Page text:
Great Leaders Use What They Have to Their Advantage

In a perfect world every one of our employees would be great employees. They’d be committed, motivated, super skilled, etc., blah, blah, blah. In the real world, they are not. Every person, even the best of employees, has their strengths and weaknesses that they bring to the job.

Poor managers gripe about the weaknesses; great managers figure out how to realistically utilize each person in a way that plays to their strengths and minimizes their weakness. Everyone wants to be successful and a few are fortunate enough to have a leader that enables them to be their best.

One leader I know was working as an electrician, doing contract work for the maintenance department of a small manufacturing plant. The maintenance manager had an employee – Brian – that appeared to be all weakness. He was kind of spacy, a bit of a burnout, and consistently did mediocre work. Brian was one of those employees who just barely good enough to keep on the team, but was an ongoing headache. The maintenance manager took the opportunity to get Brian out of his hair for a while by assigning him to help the contract electrician.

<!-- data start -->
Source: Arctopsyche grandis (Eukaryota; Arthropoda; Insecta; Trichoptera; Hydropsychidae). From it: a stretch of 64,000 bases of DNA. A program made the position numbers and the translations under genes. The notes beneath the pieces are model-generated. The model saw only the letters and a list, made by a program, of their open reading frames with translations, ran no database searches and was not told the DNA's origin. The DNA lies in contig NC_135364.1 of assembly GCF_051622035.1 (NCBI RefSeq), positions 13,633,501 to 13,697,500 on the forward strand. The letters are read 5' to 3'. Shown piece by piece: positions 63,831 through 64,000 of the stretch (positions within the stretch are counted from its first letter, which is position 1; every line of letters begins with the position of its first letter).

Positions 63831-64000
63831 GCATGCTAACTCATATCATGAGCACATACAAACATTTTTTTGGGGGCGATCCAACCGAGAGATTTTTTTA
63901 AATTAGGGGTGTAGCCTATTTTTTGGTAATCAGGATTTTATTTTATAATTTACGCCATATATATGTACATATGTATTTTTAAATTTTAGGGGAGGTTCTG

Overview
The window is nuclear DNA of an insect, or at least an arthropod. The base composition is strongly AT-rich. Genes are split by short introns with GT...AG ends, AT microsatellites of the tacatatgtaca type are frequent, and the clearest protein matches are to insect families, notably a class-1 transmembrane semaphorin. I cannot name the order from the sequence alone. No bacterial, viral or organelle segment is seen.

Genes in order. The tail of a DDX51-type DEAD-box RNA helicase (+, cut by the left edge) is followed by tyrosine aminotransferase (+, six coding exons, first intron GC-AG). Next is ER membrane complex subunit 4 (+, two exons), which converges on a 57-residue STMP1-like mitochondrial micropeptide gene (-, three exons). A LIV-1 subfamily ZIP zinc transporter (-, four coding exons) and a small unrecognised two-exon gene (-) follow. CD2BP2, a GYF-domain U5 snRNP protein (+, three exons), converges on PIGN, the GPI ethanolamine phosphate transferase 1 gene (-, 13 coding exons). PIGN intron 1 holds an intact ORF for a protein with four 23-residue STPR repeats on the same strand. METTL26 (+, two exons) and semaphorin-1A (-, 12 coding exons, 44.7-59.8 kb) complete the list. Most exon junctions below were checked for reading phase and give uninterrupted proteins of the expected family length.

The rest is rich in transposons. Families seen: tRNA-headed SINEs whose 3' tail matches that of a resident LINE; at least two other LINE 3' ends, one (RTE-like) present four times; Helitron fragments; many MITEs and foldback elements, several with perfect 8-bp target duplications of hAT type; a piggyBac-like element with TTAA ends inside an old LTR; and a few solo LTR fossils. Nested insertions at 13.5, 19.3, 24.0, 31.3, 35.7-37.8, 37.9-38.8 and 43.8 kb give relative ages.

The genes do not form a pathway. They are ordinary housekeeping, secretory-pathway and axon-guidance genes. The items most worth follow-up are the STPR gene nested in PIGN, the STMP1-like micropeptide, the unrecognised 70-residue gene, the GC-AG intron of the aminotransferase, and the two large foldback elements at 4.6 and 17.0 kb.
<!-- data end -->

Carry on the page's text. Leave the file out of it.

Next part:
Most in the electrician’s position would have been very frustrated to be “gifted” a problem employee, but he wasn’t. He took the approach of “I have him, so how can I use him to my advantage?” He looked (hard) for the strengths and discovered that Brian used to do electrical work on airplanes was extremely detail oriented and very good at following directions. In fact, given very clear instructions he was able to do meticulous, high quality work. (You see the problem, right? He was extremely literal and did what he was told. His manager did a poor job of giving well thought out directions so he was unable to do a good job. Garbage in, garbage out.)

Once the maintenance manager saw the quality of work that this problem employee was capable of, given proper guidance, he suddenly needed the employee and couldn’t spare him any longer.

When was the last time you sat down with your employees and asked them what they thought their greatest skills were, which tasks they enjoy the most, what skills they would like to use more on the job, or what skills they would like to develop? Who was their best boss or mentor and what did that person do different from all their other bosses?

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